Water Resources Research Act Program

Details for Project ID 2016NH201B

Salt and Streams: Assessing ecological stress in New Hampshire watersheds at community, population, and molecular levels

Institute: New Hampshire
Year Established: 2016 Start Date: 2016-03-01 End Date: 2018-02-28
Total Federal Funds: $20,000 Total Non-Federal Funds: $49,760

Principal Investigators: Amy Villamagna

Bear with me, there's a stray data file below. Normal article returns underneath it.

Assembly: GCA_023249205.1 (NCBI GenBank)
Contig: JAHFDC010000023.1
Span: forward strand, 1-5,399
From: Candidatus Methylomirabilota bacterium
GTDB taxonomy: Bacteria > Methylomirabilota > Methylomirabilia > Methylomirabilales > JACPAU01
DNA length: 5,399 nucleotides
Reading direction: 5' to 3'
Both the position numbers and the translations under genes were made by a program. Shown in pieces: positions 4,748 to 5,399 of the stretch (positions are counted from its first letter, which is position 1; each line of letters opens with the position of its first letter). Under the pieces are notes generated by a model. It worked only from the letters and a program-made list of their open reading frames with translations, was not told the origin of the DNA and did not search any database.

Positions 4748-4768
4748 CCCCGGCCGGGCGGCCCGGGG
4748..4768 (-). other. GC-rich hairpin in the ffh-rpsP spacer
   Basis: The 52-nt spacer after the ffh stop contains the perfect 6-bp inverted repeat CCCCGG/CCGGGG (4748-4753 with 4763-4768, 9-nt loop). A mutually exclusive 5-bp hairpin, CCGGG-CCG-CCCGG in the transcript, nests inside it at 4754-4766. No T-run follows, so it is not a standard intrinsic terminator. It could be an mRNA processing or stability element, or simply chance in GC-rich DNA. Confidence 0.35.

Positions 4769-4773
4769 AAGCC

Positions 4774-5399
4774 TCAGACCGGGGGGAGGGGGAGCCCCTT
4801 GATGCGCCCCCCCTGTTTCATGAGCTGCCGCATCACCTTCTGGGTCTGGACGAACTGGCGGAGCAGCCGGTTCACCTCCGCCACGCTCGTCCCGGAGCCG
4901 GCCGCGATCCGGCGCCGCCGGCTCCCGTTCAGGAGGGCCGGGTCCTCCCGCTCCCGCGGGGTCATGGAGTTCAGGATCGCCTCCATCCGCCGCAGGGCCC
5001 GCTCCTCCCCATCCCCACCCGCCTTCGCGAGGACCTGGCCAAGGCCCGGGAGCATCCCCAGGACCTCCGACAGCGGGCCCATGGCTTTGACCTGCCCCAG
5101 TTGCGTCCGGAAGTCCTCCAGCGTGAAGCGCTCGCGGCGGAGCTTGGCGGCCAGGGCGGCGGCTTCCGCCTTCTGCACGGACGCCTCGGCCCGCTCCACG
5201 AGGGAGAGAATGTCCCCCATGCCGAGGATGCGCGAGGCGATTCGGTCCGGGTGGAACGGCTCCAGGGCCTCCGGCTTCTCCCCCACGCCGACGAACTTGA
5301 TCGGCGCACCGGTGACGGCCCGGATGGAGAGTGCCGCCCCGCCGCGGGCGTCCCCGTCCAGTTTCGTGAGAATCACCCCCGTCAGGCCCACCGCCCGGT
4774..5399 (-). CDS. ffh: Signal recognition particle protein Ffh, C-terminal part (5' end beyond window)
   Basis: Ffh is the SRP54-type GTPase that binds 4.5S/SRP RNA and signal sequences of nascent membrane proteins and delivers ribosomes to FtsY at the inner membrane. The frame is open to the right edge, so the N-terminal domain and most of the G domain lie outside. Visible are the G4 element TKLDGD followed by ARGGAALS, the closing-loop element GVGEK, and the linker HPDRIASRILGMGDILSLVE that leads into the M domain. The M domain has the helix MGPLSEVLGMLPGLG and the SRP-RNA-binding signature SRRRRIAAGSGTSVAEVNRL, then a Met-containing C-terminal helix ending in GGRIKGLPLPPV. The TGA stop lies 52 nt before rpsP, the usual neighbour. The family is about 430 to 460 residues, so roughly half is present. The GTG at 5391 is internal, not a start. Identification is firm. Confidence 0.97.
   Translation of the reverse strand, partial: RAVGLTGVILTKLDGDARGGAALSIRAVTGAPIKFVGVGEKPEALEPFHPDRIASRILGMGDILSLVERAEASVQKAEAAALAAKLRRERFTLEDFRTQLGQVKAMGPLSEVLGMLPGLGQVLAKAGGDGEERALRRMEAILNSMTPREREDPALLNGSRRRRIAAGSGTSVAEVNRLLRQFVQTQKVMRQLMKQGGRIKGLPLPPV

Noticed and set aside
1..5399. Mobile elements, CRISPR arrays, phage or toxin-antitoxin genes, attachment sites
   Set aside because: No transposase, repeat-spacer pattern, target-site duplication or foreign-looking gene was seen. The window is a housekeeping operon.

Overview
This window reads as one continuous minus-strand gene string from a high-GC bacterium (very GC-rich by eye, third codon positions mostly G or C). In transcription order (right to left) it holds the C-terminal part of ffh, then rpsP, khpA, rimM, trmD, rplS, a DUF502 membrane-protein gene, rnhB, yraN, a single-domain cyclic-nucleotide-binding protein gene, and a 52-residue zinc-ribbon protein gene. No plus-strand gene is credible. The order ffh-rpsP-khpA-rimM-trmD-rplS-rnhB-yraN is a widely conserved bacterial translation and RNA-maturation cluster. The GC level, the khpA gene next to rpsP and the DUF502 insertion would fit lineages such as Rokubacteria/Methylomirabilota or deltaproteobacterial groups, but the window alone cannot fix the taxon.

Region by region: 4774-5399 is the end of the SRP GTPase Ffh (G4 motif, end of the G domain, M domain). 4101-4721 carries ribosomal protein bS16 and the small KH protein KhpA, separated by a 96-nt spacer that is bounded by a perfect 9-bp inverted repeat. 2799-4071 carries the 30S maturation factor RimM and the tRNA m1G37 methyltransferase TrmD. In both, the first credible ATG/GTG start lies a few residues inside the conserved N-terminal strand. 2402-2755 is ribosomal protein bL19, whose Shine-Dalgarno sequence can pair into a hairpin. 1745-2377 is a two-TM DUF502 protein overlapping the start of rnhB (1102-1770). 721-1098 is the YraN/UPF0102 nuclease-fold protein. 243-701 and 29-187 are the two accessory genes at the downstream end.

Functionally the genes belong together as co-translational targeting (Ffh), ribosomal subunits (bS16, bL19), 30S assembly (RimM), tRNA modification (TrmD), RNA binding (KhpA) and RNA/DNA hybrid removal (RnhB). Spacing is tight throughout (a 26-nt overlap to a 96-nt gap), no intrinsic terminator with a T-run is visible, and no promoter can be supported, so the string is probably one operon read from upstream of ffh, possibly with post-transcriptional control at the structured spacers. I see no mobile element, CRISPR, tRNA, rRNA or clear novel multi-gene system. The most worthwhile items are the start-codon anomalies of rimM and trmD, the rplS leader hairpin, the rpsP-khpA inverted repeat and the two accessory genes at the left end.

Abstract: The impacts of thermal variability and salt loading on freshwater biota have garnered attention and study in northern states, but it remains unclear how thermal and salt stressors synergistically impact biota across the community, population and molecular levels. Traditionally, biotic response to water quality degradation is measured using broad-based community metrics and/or assessing populations of bio-indicator species (e.g., EPT). Rapid biological assessments examine community composition and the presence of indicator species to assess overall stress; however, these methods are largely reliant on the loss of individuals and/or species, which could have cascading effects on biodiversity and the ecological function of streams. To truly avert the loss of species and ecosystem function, we need to develop techniques that will provide an early-warning signal of ecosystems in jeopardy. At the molecular level, heat shock proteins (HSPs) have been used as a sub-lethal biomarker of stress, and hold great promise as an early-warning sign of ecosystems in peril. The expression of HSP70 as a sub-lethal biomarker of stress may help us understand how shifts in stream thermal and salt regimes may influence species distribution. Moreover, by examining HSP70 expression in a target species in conjunction with population and community-level assessments, we can evaluate the tolerance range for key species and their natural ability to acclimate to the presence of elevated stressors. We propose a multi-level approach in which biotic response at the community, population, and molecular levels are integrated to provide a comprehensive assessment of past, current, and future stress that cannot be achieved using at any single metric in isolation. By leveraging large (and existing) datasets that describe stream temperature and chemistry (LoVoTECS) and fish populations (NHFG) in NH, we can evaluate multi-level bio-indicators of stress and develop a Multi-level Thermal and Salt Stress (MTSS) Index and decision-framework that can be applied to inform watershed management, road deicing, and mitigation strategies. This project has several components: 1) field sampling of macroinvertebrates to provide community and population metrics of biotic response, 2) laboratory-based stress experiments to determine HSP induction thresholds for thermal-salt stress in two mayfly species, and 3) field sampling and HSP expression assays of mayfly nymphs from streams that span a thermal and salt gradient to determine the utility of HSPs as biomarkers of stress in wild populations of mayflies. The research proposed herein serves to benefit society as a whole by providing a novel and robust early-warning signal of ecological stress in our streams prior to loss of biodiversity. More specifically, this work will benefit NH Departments of Fish and Game, Environmental Services, and Transportation, US EPA, US FWS, municipal agencies, local watershed associations, and non-profit groups (e.g. Trout Unlimited) who represent public interest in maintaining water quality and aquatic biodiversity. We foresee that this research will be useful to stakeholders by providing a multi-level evaluation of stress that will help aid in the timely identification of at-risk stream biota. The creation of the MTSS Index can help prioritize watersheds that need immediate attention and protection.